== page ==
*Shoshana Weissmann coauthored this op-ed.

It’s no secret that people with criminal histories often struggle to find work, even when their offenses were unrelated to the jobs they seek.

Proposed bipartisan legislation in Tennessee aims to improve ex-offenders’ chances of finding stable employment by amending the law requiring criminal background checks to obtain occupational licensing.

Two bills making their way through the Tennessee General Assembly, HB 2248 and SB 2465, provide that occupational licensing boards may only deny licenses based on past convictions that are directly related to the position someone is seeking, or for convictions for specific, serious felonies.

Dubbed “Fresh Start” legislation by sponsors, the proposals have the ability to lay the groundwork for successful re-entry of ex-offenders, and to make communities safer and local economies stronger.

Currently, Tennessee law allows licensing boards to prevent people convicted of felonies from becoming architects, engineers, cosmetologists, fire alarm system contractors, accountants and auctioneers.

Allowing boards to issue licenses by judging applicants on vague qualifiers breeds further inequity. Mandating undefined terms — like requiring an applicant have “good moral character” or restricting applicants for prior offenses of “moral turpitude” — makes the process ambiguous.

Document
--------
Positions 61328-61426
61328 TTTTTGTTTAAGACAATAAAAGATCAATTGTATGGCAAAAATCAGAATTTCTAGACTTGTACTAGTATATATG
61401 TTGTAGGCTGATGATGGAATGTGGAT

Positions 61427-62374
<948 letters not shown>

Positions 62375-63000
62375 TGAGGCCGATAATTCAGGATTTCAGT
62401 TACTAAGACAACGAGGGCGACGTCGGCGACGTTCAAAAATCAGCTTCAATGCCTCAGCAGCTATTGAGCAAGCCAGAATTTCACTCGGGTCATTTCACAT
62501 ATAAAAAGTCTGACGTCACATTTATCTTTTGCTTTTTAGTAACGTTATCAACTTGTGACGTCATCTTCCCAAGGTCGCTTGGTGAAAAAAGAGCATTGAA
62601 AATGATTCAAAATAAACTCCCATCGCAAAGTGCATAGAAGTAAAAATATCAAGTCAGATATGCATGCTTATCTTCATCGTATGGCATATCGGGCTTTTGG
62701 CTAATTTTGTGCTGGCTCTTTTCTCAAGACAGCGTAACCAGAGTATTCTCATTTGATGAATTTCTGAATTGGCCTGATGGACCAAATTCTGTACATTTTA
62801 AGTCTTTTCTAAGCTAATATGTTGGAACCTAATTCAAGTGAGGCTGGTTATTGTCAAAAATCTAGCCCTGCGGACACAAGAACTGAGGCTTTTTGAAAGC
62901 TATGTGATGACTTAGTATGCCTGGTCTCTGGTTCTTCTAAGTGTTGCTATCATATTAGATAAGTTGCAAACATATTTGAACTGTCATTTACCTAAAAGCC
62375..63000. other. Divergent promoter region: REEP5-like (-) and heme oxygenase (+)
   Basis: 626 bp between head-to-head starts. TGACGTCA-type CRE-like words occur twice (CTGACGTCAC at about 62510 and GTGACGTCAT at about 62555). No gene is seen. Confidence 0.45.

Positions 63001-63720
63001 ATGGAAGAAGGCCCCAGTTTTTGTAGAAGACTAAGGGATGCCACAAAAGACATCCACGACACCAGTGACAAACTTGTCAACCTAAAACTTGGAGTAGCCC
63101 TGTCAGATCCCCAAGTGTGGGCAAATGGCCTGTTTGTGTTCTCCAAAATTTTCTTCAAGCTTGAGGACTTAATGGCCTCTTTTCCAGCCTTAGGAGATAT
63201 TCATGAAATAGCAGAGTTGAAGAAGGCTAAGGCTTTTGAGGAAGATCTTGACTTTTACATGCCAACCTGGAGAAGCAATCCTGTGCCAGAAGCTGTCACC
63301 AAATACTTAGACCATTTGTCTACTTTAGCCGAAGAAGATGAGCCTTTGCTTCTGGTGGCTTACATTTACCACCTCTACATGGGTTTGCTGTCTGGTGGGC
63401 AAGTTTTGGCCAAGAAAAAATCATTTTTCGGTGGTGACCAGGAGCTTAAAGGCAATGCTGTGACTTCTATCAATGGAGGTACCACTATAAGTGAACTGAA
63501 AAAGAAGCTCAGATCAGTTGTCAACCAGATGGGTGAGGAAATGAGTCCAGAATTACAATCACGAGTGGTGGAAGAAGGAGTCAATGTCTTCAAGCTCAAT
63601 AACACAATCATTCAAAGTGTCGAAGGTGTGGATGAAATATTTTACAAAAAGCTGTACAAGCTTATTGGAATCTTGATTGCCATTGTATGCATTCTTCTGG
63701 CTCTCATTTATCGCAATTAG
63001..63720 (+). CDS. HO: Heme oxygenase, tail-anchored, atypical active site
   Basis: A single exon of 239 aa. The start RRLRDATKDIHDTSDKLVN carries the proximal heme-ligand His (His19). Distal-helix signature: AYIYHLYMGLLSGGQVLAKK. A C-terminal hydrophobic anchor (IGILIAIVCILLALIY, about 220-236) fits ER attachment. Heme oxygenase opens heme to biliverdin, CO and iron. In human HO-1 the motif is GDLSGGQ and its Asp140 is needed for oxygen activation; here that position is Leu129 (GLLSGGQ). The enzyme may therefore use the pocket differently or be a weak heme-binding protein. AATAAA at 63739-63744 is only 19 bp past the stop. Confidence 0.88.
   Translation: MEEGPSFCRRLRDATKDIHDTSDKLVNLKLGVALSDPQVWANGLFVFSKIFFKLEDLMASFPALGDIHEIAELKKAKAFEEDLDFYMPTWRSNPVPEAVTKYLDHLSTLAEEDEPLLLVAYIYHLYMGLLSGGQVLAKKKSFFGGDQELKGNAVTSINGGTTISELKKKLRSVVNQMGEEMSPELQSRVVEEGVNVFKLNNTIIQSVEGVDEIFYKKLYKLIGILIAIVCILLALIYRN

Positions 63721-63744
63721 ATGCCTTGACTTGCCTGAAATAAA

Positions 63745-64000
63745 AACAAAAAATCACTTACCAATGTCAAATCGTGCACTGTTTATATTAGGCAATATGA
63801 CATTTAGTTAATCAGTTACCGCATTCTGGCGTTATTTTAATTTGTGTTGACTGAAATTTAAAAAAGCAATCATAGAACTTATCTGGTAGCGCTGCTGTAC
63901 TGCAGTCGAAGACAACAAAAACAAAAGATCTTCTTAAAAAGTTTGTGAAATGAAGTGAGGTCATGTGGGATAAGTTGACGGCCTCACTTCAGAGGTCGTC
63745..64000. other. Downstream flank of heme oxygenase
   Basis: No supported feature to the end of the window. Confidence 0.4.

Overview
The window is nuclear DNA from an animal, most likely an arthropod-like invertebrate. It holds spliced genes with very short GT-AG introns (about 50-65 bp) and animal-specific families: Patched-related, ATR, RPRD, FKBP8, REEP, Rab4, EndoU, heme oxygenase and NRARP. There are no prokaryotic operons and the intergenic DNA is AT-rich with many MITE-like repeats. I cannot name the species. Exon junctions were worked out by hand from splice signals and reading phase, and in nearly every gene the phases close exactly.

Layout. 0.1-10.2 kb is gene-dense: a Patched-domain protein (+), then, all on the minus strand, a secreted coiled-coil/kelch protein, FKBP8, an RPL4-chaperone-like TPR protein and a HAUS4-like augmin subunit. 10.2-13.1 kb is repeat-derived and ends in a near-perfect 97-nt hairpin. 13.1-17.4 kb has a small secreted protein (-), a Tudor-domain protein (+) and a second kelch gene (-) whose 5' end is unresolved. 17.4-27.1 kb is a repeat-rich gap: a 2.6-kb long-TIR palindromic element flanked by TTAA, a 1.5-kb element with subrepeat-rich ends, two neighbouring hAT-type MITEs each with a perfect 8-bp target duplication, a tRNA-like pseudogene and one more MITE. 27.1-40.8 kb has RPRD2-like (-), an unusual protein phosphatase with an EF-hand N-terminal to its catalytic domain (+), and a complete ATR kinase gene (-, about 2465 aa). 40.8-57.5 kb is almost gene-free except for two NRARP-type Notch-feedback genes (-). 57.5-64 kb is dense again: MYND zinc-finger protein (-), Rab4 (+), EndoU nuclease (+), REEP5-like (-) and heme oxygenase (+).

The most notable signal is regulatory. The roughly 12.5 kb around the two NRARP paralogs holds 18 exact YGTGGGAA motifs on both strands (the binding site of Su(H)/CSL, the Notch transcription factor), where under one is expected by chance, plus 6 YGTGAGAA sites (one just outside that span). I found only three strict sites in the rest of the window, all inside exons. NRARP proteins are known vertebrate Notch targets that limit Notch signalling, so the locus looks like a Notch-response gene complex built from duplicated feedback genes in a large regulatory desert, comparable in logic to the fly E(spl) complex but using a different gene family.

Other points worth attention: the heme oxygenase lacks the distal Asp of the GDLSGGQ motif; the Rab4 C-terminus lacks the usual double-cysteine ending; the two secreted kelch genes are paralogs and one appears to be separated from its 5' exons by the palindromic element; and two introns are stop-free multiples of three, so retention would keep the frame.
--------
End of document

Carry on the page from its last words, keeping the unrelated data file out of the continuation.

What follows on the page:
Boards can use these arbitrary catch-alls to deny licenses to ex-offenders who would otherwise be qualified to work in a licensed field.

“Last year there were over 13,000 felons released out of our jails and prisons in Tennessee.” Democratic Senate Minority Leader Lee Harris of Memphis points out. “The most important thing we can do to ensure these folks don’t return is to provide them with a path to employment.”

He’s right: A study conducted by the Manhattan Institute found that ex-offenders who quickly found employment during re-entry were 20 percent less likely to re-offend than those who remained unemployed.

The likelihood of ex-offenders finding work would increase if licensing boards embraced occupational licensing reform. Passing legislation allowing more individuals with criminal histories to obtain occupational licensing would, in turn, ensure safer communities by reducing recidivism.

Aside from the community safety benefits, occupational licensing reform would improve Tennessee’s economy. Employment promotes self-sustainability and naturally engages ex-offenders in the economy by providing them with a means to earn and spend money.

Ostracizing ex-offenders and blocking opportunities through occupational licensing restrictions, in contrast, will not only hurt ex-offenders, but businesses and the general economy will also suffer.

Nationally, the Center for Economic and Policy Research found that the U.S. had 12 million to 14 million working-age ex-offenders. The resulting “reductions in employment cost the U.S. economy between $57 and $65 billion in lost output.”

Tennessee’s Fresh Start bills can provide skilled ex-offenders with lasting employment, which will decrease recidivism and make our communities safer.

They will also help employ an entire group of fiscally-disenfranchised people, thereby aiding businesses and boosting economic stability in the state.

Image credit: FLUKY FLUKY

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